One of Manchester's most famous sons, Morrissey, has caused a stir after criticising politicians for their reaction to the bombing in his hometown.

The former frontman of the Smiths said that politicians were safe from attacks but the average person in Britain had no such luxury.

On his Facebook page, he took a swipe at Andy Burnham, stating that the Manchester mayor "says the attack is the work of an 'extremist'. An extreme what? An extreme rabbit?"

"In modern Britain everyone seems petrified to officially say what we all say in private. Politicians tell us they are unafraid, but they are never the victims. How easy to be unafraid when one is protected from the line of fire. The people have no such protections."

He said that despite the attack, Theresa May would not change her policies on immigration and that "her own life is lived in a bullet-proof bubble, and she evidently does not need to identify any young people today in Manchester morgues".

But his posting on Facebook sparked criticism in itself, with people pointing out that the MP Jo Cox, was killed by a rightwing extremist in June 2016.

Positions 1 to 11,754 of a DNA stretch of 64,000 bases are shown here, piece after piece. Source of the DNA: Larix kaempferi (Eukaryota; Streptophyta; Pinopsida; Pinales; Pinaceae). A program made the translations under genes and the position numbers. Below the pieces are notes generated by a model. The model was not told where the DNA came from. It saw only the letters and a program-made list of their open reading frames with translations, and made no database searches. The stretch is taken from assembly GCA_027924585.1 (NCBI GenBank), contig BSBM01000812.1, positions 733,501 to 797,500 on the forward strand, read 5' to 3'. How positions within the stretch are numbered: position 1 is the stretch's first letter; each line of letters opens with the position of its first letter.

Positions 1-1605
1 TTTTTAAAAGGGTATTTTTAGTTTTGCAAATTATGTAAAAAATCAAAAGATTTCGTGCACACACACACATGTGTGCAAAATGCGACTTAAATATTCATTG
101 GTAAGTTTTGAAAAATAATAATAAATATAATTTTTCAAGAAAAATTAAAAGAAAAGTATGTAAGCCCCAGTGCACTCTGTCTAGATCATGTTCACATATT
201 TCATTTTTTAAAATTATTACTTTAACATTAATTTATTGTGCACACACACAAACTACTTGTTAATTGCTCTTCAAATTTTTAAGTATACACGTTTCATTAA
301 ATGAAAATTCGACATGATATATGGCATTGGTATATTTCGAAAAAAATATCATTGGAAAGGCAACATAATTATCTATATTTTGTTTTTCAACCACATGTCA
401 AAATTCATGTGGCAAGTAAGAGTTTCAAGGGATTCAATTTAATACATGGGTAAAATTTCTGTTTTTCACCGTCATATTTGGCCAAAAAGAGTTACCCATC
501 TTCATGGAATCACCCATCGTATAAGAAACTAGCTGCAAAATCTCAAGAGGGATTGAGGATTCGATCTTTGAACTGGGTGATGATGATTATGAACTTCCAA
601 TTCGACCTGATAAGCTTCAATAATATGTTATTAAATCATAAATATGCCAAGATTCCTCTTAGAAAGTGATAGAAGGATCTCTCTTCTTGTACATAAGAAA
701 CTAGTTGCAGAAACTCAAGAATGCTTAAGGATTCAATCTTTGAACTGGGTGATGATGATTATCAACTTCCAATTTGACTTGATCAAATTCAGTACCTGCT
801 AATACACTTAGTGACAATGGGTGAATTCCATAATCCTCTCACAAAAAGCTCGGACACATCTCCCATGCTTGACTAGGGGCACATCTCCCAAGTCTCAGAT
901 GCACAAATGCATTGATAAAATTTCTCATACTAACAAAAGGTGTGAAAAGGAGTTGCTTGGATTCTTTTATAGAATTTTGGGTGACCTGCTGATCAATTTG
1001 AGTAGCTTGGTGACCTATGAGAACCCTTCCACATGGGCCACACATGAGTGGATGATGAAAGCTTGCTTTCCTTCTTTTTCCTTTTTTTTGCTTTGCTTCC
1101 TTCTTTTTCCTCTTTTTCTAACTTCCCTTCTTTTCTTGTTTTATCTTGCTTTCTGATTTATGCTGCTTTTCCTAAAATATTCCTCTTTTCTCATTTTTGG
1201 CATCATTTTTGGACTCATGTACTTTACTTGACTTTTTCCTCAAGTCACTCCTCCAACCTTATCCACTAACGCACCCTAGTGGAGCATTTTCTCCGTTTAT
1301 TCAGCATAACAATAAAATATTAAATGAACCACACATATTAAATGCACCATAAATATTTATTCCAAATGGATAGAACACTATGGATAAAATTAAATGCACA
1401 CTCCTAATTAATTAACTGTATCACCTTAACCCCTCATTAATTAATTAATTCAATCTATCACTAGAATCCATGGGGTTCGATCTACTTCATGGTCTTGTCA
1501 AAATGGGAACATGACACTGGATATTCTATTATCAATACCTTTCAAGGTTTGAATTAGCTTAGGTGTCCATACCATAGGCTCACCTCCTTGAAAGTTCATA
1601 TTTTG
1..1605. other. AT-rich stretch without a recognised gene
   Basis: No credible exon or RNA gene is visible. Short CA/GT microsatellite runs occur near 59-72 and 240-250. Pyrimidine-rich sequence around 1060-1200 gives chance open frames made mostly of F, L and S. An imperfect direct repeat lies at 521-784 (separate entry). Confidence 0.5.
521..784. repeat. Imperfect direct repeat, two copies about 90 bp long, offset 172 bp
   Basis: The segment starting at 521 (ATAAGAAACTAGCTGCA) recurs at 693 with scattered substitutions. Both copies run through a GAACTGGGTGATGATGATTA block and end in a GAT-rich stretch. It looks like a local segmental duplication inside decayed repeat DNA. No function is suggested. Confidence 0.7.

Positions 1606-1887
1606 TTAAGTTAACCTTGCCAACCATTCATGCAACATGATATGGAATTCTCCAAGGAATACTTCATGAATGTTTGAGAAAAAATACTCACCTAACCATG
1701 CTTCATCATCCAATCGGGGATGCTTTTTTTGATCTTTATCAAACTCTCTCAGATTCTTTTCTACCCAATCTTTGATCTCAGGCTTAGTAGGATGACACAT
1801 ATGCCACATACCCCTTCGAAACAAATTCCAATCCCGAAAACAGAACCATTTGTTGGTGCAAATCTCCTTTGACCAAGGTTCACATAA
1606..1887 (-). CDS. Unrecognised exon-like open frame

One Twitter user said: "Jo Cox wasn't 'protected from the line of fire', was she, Morrissey?"

There was a terror attempt on parliament in March. Politicians were the target of a terror attack in 1984 when the IRA tried to blow up Margaret Thatcher in Brighton in 1984.

Musician Morrissey has criticised politicians in the wake of the Manchester bombing Ilya S. Savenok/Getty Images

The main political parties have suspended campaigning for the General Election next month. The prime minister will chair another meeting of the Cobra emergency committee on Wednesday (24 May).

The first of the 22 victims who were killed have been named. They are Georgina Callander, Saffie Rose Roussos, eight, and John Atkinson, 26. Also, Megan Hurley, Alison Howe, Lisa Lees, Olivia Campbell and Kelly Brewster lost their lives.